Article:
Immediately after the victory, Macbeth and Banquo meet the three witches. When the witches greetMacbeth as "Thane of Cawdor" and "king hereafter" (Shakespeare Act1, Scene 3, l.50), he seems to be struck and haunted by horrid images. Firstly, heremains silent. But Banquo' s words reveal to us an image of the troubled mindof Macbeth (Shakespeare Act I, Scene 3, l.51: "Good Sir, why do you start, and seem to fear..."). After Rosse and Angus confirm the fulfillment of the first prophecy, the title of the Thane of Cawdor, we see Macbeth's confusion, depicted by the number of asides he uses to bring his thoughts in order. Hereveals to the audience that heintends to become king indeed (Shakespeare Act I, Scene 3, l. 118: "The greatest is behind."). While Banquo calls the prophecies an "instrument of darkness" and suspects the witches as temptresses of supernatural evil (Shakespeare Act1, Scene 3, l.124), Macbeth himself is torn between evaluating the prophecies as ill or good. Ill, because he is immediately struck by horrid pictures of taking the crown in violence (Shakespeare Act1, Scene 3, l.134-135). Good, because these prophecies speak to his advantage (Shakespeare Act1, Scene 3, l.133). Yet as great as Macbeth's intentionto become king are, the violent occupation of the throne would be againsthis nature. He also sees the consequences of the supposed action. Except the fact that he shows a moment of craving power, Macbeth is depicted as a very reflective characterwho makes reasonable decisions. Parallels with another Shakespearean Character, namely Hamlet occur.Like Macbeth the Prince of Denmark is stuck in an inner struggle. Although Hamlet, the student from Wittenberg,and Macbeth, the brave warrior, seem to be different like day and night, we see parallels between them in their inner character depiction. Shakespeare shows us that Macbeth is more than just a brutal and brave fighter. Poetic words and thoughts stand in a sharp contrast to his outer appearance. In his first inner struggle for power, his bonds to the law of nature succeed. He decides to wait and see what chance is giving him (Shakespeare Act1, Scene 3, l.144). If these prophecies made by the witches are good, they will happen on their own, without his "help".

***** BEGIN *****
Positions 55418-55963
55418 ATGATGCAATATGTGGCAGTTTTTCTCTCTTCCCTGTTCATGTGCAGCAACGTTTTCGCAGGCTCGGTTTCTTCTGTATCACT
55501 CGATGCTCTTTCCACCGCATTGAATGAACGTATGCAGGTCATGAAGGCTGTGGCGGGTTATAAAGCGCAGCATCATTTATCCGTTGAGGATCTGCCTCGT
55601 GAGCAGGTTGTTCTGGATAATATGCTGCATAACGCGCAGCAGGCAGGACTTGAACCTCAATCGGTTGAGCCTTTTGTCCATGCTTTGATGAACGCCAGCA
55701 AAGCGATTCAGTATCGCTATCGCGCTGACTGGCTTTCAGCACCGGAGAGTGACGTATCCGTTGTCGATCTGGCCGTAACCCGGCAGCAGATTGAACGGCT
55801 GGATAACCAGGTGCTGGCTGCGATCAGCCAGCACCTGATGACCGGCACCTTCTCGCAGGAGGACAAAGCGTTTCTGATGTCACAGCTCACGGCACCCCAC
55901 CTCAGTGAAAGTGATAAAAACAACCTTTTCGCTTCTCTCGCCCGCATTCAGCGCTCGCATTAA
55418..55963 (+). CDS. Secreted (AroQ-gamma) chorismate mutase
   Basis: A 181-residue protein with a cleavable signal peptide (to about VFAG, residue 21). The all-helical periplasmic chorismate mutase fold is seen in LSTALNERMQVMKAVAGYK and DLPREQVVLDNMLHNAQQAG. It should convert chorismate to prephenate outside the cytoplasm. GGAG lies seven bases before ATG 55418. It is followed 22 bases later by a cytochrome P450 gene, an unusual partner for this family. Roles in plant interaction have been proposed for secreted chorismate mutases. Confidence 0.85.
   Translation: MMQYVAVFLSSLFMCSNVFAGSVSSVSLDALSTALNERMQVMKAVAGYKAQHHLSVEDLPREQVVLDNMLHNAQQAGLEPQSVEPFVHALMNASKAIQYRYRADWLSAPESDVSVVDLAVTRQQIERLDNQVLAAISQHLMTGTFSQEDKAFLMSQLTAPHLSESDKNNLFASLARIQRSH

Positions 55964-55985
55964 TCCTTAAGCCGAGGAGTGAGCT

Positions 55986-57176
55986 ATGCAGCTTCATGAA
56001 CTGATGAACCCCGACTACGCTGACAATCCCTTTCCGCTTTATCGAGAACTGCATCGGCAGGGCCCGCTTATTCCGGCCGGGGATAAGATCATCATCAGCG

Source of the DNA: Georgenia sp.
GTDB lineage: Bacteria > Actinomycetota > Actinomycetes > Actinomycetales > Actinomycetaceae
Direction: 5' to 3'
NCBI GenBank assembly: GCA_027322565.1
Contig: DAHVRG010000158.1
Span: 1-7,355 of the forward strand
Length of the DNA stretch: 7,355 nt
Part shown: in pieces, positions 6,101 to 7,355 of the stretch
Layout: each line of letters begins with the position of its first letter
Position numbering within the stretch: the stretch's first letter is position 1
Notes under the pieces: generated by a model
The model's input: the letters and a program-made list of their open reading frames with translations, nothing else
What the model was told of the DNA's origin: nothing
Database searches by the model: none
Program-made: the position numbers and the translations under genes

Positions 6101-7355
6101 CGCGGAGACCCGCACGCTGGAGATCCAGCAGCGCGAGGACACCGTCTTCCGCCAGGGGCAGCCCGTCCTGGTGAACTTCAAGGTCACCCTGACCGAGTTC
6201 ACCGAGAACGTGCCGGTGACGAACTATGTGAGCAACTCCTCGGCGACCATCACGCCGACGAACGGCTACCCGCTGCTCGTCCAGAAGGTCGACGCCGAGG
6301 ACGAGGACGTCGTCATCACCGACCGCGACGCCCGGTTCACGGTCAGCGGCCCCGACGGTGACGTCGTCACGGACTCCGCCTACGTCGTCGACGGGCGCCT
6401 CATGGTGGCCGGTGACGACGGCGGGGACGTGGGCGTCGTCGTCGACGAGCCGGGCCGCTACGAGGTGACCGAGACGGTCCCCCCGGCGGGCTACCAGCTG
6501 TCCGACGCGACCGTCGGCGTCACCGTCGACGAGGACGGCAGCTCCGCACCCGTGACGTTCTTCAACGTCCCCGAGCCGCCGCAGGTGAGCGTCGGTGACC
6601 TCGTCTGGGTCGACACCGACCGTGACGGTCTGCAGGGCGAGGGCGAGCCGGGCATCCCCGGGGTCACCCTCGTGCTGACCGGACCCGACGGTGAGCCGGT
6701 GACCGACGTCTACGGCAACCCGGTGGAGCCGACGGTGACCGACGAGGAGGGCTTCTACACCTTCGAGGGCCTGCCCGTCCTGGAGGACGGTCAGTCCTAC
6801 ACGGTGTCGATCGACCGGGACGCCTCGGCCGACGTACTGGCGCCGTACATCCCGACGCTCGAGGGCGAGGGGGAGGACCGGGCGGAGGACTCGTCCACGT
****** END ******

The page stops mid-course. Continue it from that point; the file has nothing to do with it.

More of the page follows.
After Duncan reveals his plans to make his son Prince of Cumberland and the new King of Scotland, Macbeth apparently accepts this decision. However, his asides show a harsh division between his inner self and his outward appearance. Again we see how foul and fair his character is. While he still acts the loyal servant of his king, we can read between the lines that he seems to be disappointed and won't give up his intention to become king (Shakespeare Act1, Scene 4, l.48-53). He wants to make a "fair" appearance and aims to hide his "black and deep desires". The seeds of his intentionto becomeking are already too deep rooted. Ironically,Duncanunintentionally describes the future Macbeth while he is characterizing the traitor Macdonwald. He trusted the former Thane of Cawdor like he trusts Macbeth, the new owner of this title (Shakespeare Act1, Scene 4, l.14-15). The climax of the irony isDuncan's entitlement of Macbeth as "my worthy Cawdor" (Shakespeare Act1, Scene 4, l.48).